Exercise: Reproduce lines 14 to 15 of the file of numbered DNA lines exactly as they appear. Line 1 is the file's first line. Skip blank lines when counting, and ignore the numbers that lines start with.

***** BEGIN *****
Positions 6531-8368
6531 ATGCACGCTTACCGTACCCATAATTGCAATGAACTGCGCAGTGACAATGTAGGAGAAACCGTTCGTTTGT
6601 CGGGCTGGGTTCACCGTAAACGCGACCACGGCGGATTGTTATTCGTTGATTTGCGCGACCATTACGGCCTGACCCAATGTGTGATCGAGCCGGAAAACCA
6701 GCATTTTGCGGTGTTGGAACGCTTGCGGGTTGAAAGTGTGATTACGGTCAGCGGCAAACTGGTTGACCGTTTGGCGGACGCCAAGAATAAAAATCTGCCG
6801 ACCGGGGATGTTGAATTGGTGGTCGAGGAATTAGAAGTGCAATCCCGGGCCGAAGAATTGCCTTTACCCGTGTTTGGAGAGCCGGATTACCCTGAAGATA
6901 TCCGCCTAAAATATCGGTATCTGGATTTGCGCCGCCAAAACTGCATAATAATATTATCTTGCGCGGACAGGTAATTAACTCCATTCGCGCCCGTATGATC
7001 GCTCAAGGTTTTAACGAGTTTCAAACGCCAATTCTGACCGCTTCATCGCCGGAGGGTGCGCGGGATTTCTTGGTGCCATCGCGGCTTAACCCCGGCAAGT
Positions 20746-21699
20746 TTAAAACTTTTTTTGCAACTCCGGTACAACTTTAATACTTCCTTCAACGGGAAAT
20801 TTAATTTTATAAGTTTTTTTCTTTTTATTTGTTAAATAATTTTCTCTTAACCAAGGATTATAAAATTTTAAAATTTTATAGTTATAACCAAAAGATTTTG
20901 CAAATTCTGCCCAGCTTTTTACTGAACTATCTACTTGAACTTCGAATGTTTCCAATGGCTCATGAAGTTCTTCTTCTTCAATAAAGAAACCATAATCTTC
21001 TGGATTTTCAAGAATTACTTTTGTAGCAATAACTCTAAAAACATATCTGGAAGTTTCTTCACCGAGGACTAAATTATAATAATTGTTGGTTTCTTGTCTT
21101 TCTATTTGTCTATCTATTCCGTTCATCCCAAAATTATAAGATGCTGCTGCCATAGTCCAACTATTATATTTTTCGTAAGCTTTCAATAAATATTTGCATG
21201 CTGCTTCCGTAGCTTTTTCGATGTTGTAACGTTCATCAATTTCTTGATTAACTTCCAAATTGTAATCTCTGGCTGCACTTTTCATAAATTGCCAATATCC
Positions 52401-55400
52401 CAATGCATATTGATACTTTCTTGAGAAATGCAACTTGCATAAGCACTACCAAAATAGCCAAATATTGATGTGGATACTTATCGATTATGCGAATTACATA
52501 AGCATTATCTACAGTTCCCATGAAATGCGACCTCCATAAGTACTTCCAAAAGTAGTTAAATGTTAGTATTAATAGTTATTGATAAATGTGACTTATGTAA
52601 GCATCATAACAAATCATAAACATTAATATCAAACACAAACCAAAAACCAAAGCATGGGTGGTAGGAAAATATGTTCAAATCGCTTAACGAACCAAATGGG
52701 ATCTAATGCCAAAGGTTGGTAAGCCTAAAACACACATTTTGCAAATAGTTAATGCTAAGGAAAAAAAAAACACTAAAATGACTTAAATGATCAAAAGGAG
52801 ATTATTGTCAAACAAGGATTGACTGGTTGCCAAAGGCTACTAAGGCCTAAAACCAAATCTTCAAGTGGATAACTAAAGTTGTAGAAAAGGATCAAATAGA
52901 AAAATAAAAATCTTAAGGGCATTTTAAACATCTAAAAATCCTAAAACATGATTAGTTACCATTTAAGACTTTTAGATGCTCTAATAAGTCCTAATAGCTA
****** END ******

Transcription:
21201 CTGCTTCCGTAGCTTTTTCGATGTTGTAACGTTCATCAATTTCTTGATTAACTTCCAAATTGTAATCTCTGGCTGCACTTTTCATAAATTGCCAATATCC
Positions 52401-55400